Romanoff Elements has been busy in the past few years. In that time we have provided artworks for many clients, we have continued to expand the artists we work with, and we seriously outgrew our website. I am thrilled that the new re: site has launched, and we can finally stop saying that it’s a “work in progress”.Read More
Red is an emotional color. It elicits feelings, both positive and negative, depending upon its context. Last year, I wrote a blog in February about the color red in art & design and why it has become associated with Valentine's Day. When I began thinking about it recently and if and how I might add to this, I found red was present in many places other than art. It prompted me to think about what else elicits emotion. Abstract Expressionist Mark Rothko's "No.1 (Royal Red & Blue)" sold in November 2012 for $75 million at a record-setting Sotheby's contemporary art auction. The NY Times reported that as the bidding was escalating, the dealers described this painting as having "wall power" - as in, it is large, and has presence, a result of the strong color and composition, and thus fetched a significant price.
Leatrice Eiseman, a color specialist, is an "international color guru". She works with color consultant Pantone, and with companies worldwide offering advice on how color can affect their brands. Eiseman says, "People love red". In her book, "Colors for Your Every Mood", she writes that red evokes a physiological reaction. And since it is believed to promote passion, it's an obvious choice for the bedroom. Red is perceived as the most sensual of all colors and, as the saying goes, 'sex sells.'
Diana Vreeland, the larger than life fashion editor of Harpers Bazaar, Vogue and then Creative Consultant to the Costume Institute at the Metropolitan Museum said, "Red is the great clarifier - bright, cleansing, revealing. It makes all colors beautiful. I can't imagine being bored with it ... I wanted this apartment to be a garden - but it had to be a garden in hell."
Vreeland in her multi-patterned living room, with layers of red, her "garden of hell", photographed by Horst P. Horst
Editor Pamela Fiori recently wrote in Harper's Bazaar about Richard Avedon and his muse, Audrey Hepburn. This photo was one of his many photographs during his collaboration with Vreeland.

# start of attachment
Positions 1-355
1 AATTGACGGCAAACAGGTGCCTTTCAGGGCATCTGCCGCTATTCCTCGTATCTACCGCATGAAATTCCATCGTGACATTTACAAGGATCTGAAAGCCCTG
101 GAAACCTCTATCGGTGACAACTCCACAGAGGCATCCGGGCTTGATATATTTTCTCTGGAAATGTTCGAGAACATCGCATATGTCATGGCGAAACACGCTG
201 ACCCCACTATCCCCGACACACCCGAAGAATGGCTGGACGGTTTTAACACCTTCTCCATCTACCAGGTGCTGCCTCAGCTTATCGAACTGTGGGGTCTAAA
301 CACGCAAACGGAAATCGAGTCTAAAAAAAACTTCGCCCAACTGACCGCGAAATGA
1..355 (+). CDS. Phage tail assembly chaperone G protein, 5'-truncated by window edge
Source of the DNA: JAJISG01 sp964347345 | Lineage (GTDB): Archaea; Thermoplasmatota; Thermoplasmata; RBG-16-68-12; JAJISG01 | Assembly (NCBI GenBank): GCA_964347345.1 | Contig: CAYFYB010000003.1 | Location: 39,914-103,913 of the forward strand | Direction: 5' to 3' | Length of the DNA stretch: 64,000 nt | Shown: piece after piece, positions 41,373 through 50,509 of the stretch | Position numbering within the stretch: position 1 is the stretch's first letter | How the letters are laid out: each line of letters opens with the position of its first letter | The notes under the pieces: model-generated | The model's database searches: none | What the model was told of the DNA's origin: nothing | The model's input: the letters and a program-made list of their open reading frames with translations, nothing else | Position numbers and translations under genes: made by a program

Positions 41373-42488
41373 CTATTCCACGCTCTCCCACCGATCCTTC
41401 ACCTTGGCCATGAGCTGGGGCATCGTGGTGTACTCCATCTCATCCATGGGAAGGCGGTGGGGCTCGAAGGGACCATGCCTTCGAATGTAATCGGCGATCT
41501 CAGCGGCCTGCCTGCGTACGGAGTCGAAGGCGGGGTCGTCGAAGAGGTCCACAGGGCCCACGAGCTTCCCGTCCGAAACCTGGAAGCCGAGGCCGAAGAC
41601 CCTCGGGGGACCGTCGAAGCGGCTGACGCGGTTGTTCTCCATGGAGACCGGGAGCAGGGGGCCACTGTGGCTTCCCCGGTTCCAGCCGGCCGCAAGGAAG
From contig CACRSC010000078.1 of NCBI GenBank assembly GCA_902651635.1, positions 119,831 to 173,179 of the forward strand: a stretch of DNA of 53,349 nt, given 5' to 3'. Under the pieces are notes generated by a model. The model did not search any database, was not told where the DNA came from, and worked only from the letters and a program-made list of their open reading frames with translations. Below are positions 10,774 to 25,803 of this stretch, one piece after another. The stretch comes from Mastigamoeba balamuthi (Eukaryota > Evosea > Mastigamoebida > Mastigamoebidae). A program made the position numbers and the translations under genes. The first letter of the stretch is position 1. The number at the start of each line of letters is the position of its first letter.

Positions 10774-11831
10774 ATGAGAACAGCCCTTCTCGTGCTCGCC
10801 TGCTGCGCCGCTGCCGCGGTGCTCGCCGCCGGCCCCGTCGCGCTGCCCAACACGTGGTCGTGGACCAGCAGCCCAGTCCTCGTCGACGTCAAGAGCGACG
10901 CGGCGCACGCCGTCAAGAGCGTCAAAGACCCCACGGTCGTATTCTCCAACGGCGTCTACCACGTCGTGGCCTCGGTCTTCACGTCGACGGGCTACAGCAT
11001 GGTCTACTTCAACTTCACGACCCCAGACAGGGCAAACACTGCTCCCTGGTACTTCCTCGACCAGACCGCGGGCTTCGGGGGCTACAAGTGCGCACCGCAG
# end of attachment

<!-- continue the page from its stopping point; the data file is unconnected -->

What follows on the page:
The passion of red extends to other fields, including sports...and this was very apparent to me recently. At a Super Bowl party last week, a kitchen conversation, away from the TV's and the game, turned to politics, Michelle Obama and her fashion choices. There was a sharp divide on the subject of the Jason Wu flowing red organza gown she wore to the Inaugural Balls. Was it a good color for her, was it too strong, was it elegant, did she look better in white four years ago? My opinion: I thought she looked beautiful and regal in red!
And then the sports teams themselves. This past week with football season over, my family turned its focus to Big Ten college basketball. I began to notice the red and white uniforms. First, of the Indiana Hoosiers (my son's team, so a family favorite!) then, the Wisconsin Badgers and Ohio State Buckeyes. Really, once you start looking, there's a long list of teams with red in their uniforms, from college to the pros.
National Geographic reported a study by anthropologists on the power and benefits of red in sports. It stated that, "when opponents of a game are equally matched, the team dressed in red is more likely to win." It went on, "Across a range of sports, we find that wearing red is consistently associated with a higher probability of winning." The feeling is that there is an intuitive, but not conscious, aspect to seeing the benefits of the strong color.
I'm a fan of the strong canvases of several artists that I work with;